I walk to the beach, the long straight beach that stretches parallel with the waves and the ranks of clouds that layer the sky with hues of red. The waves roll with a sigh and a hiss, licking away at the land, sucking it back into the cradle of the ocean. I wonder if the water will eventually reclaim all the land.
Dolphins and seals, porpoises break and dive. Birds call. We watch the sunset because there seems nothing else or better to do. Tomorrow it will start, the end, and the dolphins will laugh. The birds won’t care either. They will sing as they have always done whether we listen or not.
The virus spread and multiplied, gobbling corpuscles and sucking them dry. The dead went unburied and the vultures began to reappear. We fled the black tide, leaving population centres behind, preferring the prospect of starvation surrounded by the beauty of returning nature to the vain hope of salvation, a vaccine, or simply a cache of food if we stayed in the city.
We had found our way north, taking back roads, travelling as stealthily as we could, and our food had almost run out. It was high summer. Perhaps we would learn what we had forgotten, how to fend for ourselves, or perhaps we would find a deserted dwelling and brave the possibly lurking virus spores to look for supplies.
We drove off the road, hid the car in the bushes and watched the sunset. Never had the silence been so profound. The black cloud that had enveloped the earth and smothered the sky for the last two weeks, hung low and menacing as ever, but a crack had appeared above the line of hills, and last stream of light lit up the lake below like liquid gold.
It was a sign, we thought. The virus is faltering, perhaps dying back with no new hosts to feed upon. You stood, your face aglow, mouth open to shout out your new-found hope, when suddenly your face paled. You grabbed my arm and pulled me down out of sight. But not before the eyes that had opened in the cloud had seen us, and the crack of light on the horizon curled up in a broad grin.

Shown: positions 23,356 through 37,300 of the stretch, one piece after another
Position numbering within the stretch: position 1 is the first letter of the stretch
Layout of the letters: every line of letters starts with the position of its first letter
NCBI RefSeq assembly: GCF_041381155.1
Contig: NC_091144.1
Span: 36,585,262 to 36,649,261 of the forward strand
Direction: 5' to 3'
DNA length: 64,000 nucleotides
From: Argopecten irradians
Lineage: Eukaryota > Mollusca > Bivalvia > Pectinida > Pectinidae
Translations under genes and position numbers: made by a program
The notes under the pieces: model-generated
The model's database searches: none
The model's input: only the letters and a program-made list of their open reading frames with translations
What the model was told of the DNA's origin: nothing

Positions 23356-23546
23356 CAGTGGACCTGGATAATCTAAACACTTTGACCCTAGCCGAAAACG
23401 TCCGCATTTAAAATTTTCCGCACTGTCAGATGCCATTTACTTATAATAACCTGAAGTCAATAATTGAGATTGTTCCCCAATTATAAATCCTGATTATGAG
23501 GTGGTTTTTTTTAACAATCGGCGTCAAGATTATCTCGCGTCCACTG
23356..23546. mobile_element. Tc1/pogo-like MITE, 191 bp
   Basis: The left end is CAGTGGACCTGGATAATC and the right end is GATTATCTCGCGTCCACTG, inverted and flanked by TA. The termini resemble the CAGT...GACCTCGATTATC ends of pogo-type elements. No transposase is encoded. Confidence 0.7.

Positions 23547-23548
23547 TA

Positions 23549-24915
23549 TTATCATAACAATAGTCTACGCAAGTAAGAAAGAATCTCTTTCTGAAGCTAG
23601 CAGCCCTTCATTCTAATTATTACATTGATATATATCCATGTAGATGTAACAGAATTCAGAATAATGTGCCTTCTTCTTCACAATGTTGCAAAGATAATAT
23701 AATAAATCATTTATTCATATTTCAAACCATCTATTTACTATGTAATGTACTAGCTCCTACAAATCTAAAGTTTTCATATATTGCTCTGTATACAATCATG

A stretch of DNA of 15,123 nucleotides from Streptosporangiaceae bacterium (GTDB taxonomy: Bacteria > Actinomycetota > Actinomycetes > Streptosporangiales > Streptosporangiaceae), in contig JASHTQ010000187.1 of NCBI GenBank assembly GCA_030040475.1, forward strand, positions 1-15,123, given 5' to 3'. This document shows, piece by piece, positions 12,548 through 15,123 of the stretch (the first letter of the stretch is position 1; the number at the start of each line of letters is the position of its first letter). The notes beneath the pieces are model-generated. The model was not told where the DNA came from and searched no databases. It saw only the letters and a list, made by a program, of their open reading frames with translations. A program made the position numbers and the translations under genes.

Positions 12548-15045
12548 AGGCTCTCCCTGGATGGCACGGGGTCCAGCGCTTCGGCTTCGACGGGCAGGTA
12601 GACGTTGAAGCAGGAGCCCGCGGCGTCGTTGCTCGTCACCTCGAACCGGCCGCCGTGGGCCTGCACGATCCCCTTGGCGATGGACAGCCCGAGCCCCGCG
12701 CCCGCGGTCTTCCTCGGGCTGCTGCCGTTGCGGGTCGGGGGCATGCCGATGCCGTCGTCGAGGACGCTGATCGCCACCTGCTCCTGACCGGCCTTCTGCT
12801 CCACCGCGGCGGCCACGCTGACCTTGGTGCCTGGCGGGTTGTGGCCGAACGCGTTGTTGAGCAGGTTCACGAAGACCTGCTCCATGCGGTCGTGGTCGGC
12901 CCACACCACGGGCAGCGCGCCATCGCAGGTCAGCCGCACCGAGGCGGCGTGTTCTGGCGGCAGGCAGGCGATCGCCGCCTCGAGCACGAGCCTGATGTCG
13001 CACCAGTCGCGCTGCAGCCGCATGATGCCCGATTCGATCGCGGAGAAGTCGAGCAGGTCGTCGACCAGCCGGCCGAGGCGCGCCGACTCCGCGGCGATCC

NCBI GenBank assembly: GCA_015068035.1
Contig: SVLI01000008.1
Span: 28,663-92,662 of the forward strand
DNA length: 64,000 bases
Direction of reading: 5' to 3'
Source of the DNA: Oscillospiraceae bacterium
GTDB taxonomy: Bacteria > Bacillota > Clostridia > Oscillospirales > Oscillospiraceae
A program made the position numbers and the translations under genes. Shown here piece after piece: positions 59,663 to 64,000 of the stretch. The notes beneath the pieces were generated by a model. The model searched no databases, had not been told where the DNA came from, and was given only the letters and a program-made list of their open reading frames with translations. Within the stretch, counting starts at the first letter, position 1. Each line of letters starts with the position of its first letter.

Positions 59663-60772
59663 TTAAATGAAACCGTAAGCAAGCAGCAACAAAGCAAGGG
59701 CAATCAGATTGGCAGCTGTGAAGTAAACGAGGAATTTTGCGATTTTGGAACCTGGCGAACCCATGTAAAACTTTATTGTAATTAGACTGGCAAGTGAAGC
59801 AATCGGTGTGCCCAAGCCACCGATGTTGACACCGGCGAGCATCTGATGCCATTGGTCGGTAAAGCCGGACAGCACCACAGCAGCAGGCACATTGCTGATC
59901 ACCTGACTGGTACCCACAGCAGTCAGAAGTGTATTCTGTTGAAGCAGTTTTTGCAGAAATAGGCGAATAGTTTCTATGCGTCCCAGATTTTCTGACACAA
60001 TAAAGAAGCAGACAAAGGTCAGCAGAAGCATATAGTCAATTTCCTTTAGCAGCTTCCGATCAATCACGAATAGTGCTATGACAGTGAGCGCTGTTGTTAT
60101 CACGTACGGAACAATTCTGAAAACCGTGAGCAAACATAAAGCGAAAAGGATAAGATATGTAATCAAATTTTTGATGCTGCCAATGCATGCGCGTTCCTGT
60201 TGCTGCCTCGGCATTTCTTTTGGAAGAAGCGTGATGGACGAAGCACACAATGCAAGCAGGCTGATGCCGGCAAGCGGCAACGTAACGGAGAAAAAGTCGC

A 130 word piece of flash fiction for the dverse prompt, including the line from Jane Hirshfield’s poem, I want to be surprised:
I don’t know why I was surprised every time love started or ended.
He brought roses. I put them in a vase straight away while he opened a bottle of wine. It was our anniversary, a whole year of being together. I’d prepared something special for supper. Shame because I won’t ever be able to bring myself to make it again. He had always enjoyed my cooking, said I was better than the restaurant. Cheaper too.
He waited until the meal was over before he told me. Well, that was predictable, I suppose. Apparently ‘we’ were over. The sparkle had gone; it was time to move on. I looked from the roses to his face—concerned, but probably only that I would get unreasonably upset. I don’t know why I was surprised. Every time, love started or ended the same way, with flowers.
A knock on the street door in the night and we don’t answer. We look furtively through the louvred shutters and see nothing, nothing definite, but we know it’s there. You go to check the locks, I watch, see the faintest flutter of movement, a sliding up the wall of the building.
I want to call out to you but daren’t break the night silence. I don’t want to be alone and leave the window, looking for you. There are only two rooms in the apartment, and you are in neither of them.
The front door is unlocked. I fling it wide in panic and the darkness surges forward. I slam the door closed, lock it, pull across the bolt and I think I hear you calling, far away.
There is a creak, a gust of night air and I know a window has been opened. It’s there, in the bedroom. I back up against the apartment door. The bolt rattles, eases itself free. I watch mesmerised as the key turns by itself, clicks.